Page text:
ephebic


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e·phe·bic

(ĕ-fē'bik),
Rarely used term relating to the period of puberty or to a youth.
[G. ephēbikos, relating to youth, fr. hēbē, youth]

e·phe·bic

(ĕ-fē'bik)
Rarely used term relating to the period of puberty or to a youth.
[G. ephēbikos, relating to youth, fr. hēbē, youth]
References in periodicals archive ?
This more open understanding of ephebic youth has the advantage of remaining specifically definable without relying upon the conflation of theoretical metaphor--"the ephebe is like a marginal outlier"--with historical practice--"the ephebe is a lone hunter cast out into liminal space during the initiatory period" (Polinskaya 2003, 85-86, 91-93).
In each case, Orestes is depicted as an uninitiated, ephebic youth who remains on Argos's social and ritual margins.
As an outward indicator of normative transition, ritualized transvestitism is thus not well suited to Orestes, who remains in a marginalized ephebic stasis that will never allow him to return to his family's household and take possession of his inherited position in Argos.
On the necessity of new critical vocabularies for crucial periods of transition in Classical Athens, see in particular Leitao (1999), Dodd (2003), Graf (2003) and Porter (2003), whose contributions are especially conspicuous in my reading of Orestes's ephebic stasis in section 5 of this essay.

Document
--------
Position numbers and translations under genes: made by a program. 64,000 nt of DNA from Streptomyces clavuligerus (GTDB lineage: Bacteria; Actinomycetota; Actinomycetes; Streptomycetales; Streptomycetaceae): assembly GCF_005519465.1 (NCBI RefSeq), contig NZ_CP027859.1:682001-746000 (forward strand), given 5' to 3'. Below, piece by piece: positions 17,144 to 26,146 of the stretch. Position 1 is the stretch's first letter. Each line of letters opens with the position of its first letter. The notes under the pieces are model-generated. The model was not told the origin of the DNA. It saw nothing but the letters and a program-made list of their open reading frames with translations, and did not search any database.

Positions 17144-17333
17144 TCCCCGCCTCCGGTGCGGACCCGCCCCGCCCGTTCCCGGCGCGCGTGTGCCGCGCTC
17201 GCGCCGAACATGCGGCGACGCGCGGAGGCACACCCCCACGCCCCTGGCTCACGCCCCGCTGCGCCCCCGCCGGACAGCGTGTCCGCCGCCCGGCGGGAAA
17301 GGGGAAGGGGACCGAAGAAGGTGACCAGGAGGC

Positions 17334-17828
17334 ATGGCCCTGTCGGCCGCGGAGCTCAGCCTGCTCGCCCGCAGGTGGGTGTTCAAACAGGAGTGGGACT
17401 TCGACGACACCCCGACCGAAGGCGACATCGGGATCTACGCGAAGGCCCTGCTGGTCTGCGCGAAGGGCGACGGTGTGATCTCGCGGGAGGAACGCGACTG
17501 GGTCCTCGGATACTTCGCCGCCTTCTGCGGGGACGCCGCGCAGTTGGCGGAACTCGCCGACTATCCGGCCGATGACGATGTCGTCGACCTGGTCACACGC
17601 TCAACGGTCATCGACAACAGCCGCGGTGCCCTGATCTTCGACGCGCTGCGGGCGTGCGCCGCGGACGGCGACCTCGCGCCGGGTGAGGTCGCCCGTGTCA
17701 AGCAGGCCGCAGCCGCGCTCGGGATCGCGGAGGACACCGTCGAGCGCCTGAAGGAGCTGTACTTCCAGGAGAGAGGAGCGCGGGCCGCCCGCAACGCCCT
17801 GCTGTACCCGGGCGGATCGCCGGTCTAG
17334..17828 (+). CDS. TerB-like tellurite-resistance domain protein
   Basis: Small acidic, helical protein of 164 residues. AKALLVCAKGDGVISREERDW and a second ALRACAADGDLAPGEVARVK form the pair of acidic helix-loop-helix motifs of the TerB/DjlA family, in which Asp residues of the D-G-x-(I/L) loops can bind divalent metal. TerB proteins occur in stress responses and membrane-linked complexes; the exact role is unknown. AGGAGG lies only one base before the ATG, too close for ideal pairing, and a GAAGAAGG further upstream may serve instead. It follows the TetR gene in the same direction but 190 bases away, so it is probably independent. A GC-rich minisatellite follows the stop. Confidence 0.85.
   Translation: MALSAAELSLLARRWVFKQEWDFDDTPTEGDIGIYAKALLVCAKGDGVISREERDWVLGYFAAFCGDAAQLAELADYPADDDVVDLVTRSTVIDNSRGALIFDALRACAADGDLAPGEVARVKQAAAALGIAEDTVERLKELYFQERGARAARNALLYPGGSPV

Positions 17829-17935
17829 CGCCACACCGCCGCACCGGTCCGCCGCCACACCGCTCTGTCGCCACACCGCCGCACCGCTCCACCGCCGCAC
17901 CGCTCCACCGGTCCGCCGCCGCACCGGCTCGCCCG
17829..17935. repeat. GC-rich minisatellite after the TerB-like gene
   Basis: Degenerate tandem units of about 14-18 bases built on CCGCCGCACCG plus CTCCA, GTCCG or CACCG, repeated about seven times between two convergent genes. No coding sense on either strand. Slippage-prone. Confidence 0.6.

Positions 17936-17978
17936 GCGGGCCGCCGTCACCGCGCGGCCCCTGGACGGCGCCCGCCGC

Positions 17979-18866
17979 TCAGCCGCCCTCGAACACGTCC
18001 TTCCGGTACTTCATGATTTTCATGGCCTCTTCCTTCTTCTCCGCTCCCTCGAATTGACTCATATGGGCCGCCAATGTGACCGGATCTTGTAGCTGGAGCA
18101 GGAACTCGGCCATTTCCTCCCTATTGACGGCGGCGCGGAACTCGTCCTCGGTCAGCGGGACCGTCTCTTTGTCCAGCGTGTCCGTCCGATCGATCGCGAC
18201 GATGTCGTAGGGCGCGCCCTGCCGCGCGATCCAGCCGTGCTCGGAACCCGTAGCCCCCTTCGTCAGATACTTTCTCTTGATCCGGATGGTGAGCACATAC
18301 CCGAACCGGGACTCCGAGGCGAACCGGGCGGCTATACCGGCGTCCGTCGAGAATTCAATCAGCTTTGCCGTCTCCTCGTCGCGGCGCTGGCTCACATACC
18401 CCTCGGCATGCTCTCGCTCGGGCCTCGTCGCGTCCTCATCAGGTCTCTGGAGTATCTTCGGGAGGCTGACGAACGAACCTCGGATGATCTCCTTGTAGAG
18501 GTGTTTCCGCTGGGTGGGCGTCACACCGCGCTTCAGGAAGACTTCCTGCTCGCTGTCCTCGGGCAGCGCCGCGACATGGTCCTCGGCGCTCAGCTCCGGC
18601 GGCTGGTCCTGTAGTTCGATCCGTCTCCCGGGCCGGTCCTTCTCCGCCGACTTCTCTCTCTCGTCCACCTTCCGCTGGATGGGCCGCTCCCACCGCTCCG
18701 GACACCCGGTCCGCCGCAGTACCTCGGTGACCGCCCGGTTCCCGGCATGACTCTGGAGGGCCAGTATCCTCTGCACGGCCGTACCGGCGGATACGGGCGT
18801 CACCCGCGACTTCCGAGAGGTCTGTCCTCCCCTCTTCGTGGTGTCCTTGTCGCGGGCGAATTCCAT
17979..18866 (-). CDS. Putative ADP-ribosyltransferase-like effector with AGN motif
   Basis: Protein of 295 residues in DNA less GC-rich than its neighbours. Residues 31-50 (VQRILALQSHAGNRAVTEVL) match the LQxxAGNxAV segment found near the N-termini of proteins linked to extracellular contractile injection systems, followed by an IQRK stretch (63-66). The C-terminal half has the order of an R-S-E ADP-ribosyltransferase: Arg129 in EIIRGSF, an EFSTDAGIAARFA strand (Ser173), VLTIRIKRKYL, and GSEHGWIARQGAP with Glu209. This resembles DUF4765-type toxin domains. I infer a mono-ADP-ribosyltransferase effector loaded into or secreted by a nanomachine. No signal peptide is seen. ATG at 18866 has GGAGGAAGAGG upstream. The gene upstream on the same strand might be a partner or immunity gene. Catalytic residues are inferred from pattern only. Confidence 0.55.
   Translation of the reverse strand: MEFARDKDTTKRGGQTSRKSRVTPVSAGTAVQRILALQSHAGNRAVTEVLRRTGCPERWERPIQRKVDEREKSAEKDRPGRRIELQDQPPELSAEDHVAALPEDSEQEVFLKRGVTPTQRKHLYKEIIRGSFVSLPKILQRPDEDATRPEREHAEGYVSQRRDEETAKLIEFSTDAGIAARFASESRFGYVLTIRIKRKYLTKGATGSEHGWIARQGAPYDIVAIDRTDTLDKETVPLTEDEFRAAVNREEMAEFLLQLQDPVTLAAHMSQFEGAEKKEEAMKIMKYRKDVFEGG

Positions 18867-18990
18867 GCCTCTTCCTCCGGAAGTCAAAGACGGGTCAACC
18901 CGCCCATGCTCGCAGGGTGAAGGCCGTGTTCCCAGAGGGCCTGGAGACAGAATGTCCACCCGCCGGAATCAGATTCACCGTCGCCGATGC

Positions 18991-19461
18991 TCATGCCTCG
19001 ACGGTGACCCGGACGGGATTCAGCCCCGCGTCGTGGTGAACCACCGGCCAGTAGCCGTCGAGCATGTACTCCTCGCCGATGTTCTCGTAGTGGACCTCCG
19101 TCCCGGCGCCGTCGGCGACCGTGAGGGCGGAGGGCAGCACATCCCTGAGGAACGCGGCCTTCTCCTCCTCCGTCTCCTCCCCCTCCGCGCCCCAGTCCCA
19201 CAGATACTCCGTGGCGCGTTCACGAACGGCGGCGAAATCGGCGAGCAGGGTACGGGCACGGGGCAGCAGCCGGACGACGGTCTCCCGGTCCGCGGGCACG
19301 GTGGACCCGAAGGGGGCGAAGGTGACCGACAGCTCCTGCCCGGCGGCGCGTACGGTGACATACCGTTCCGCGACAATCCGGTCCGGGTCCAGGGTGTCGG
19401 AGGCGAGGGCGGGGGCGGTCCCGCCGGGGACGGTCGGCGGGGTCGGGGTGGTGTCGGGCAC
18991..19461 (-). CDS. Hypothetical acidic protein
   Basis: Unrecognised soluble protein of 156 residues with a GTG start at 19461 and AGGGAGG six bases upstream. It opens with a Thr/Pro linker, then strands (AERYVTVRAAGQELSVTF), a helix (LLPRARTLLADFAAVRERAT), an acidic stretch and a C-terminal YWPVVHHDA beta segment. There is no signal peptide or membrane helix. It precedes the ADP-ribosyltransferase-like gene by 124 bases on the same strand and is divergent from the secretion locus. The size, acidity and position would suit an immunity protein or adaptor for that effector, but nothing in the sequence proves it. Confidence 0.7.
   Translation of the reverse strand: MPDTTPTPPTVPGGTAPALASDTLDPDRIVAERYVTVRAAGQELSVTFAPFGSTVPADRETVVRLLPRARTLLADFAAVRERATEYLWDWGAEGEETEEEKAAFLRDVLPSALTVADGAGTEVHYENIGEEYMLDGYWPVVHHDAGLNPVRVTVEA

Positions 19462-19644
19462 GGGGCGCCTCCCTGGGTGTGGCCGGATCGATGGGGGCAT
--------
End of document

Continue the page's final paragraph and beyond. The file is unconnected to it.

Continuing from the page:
In this species the cardinal septum is shorter than the other major septa in the neanic stage, but is as long as the other major septa in the ephebic stage.
In late phases of the neanic stage and in the ephebic stage major septa are comparatively short and axial structure is lacking.
For Moore the ephebic novelist, exposure to the naturalism championed by Zola provided an all-important orientation for his entire career.
To the extent that he is remembered today, Wertham has an image as a pathetic prude, obsessively searching superhero stories for sexual influences ("Robin is a handsome ephebic boy, usually shown in his uniform with bare legs.
The interrelationship of art and life is also central to "August Blue" and "Gunnar and Nikolai," whose early- to midadolescent characters (like their Scandinavian counterparts in stories in Davenport's previous collections) are models in both senses of the word: they display a worldliness and a wisdom well beyond their years as well as an ephebic perfection of form.
Likewise Bruno projected soulful character and sexual heft, while Aurele seemed ephebic, unformed, a little peevish--think David Warner in Morgan, the mid-'60s film classic.
in the Costume of an Espada, 1862, to Caravaggio's ephebic lute-players.